A literary bonbon in size, if only sometimes in flavour, Evelyn Waugh’s The Loved One is premium confectionery at that. Immaculately structured and irreverently humorous, the Loved One, ‘an American Tragi-Comedy’ presents a satirical take on 1950s Los Angeles and expatriate Englishmen.
Within the murmuring rooms at the funeral home of Whispering Glades, in its excess and euphemistic seriousness truly worthy of Hollywood, a romance blooms between its most revered and employee, Mr Joyboy, and the ‘decadent’ corpse cosmetician Aimee Thanatogenos. Theirs is a courtship deeply linked with their mutual profession; Mr Joyboy’s Valentines are the blissful smiles he contrives only upon the cadavers destined for Aimee’s ministries, and her admiration of him stems from the respect due his qualifications and his eloquent skill with the bodies of the dead.
However, Aimee proves her susceptibility to the fulfilment of her name (so linguistically incongruous!) in falling for a young British writer, Dennis, who woos her with the work of dead poets which he claims as his own; in the paucity, respectively, of Aimee’s education and Dennis’ inspiration, both American and British norms of culture bear the blows of Waugh’s satire as he describes their unfortunate love affair.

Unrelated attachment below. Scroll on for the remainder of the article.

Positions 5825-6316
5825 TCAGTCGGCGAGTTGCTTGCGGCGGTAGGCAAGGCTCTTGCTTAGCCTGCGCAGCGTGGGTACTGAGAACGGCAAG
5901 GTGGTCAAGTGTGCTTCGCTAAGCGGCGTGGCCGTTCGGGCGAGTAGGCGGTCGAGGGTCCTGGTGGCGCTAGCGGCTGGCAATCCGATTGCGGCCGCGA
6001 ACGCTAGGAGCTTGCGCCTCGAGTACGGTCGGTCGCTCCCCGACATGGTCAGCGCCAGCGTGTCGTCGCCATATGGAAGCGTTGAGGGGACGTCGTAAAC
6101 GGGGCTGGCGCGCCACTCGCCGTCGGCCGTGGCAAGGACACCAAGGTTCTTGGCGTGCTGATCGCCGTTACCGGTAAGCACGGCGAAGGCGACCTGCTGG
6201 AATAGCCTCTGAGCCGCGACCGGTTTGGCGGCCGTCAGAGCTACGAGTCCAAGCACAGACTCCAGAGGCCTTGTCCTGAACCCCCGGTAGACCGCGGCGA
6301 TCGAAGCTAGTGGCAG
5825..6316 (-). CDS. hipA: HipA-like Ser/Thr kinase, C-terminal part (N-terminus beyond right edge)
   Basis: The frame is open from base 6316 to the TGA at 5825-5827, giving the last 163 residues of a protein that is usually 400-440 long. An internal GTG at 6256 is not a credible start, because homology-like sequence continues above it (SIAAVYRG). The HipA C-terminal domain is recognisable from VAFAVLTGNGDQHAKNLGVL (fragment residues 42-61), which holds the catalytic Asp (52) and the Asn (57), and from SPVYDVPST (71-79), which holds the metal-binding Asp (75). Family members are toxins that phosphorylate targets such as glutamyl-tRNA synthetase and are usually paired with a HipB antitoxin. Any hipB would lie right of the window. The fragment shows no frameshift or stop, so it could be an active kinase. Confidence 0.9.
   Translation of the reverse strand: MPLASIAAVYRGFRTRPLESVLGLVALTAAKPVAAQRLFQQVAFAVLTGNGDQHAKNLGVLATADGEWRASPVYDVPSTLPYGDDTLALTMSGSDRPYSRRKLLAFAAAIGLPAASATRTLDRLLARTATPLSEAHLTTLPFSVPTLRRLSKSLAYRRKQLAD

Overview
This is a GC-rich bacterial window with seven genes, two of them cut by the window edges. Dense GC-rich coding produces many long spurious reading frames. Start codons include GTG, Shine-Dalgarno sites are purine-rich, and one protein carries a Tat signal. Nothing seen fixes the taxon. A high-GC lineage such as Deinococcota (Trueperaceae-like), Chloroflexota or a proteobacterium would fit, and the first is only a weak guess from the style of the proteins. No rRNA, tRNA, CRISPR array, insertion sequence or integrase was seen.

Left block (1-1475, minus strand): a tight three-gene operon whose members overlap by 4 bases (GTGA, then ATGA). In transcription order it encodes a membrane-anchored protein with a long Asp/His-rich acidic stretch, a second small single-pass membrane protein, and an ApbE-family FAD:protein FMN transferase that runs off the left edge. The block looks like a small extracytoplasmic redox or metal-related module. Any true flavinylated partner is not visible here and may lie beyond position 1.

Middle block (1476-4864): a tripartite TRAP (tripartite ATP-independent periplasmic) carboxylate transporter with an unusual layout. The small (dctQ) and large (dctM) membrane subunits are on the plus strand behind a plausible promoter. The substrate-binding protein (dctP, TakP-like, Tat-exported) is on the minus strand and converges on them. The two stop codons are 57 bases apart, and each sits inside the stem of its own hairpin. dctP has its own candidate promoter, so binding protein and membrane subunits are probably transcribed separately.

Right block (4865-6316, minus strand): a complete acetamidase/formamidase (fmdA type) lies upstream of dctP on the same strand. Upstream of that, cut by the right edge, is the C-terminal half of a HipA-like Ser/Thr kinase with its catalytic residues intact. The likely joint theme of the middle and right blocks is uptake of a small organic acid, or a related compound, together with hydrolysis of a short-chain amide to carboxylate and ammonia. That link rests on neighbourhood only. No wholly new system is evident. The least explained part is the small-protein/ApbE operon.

Waugh’s stipulated preference for perfection in literary expression over that of character is only very barely perceptible here – some jibes at the expense of self-important Hollywood executives and British expat Lords are too general and fleeting to attract much scrutiny. But the caricatures are witty and the language satisfying; there is pleasure to be found in Waugh’s deflated advice columnists, and his juxtaposition of the pet cemetery, the Happier Hunting Ground, with the grandeur and suffocating self-importance of Whispering Glades. As stated above, The Loved One is but a little book, a brief diversion whose length is perfectly suited to its comic and satirical scope.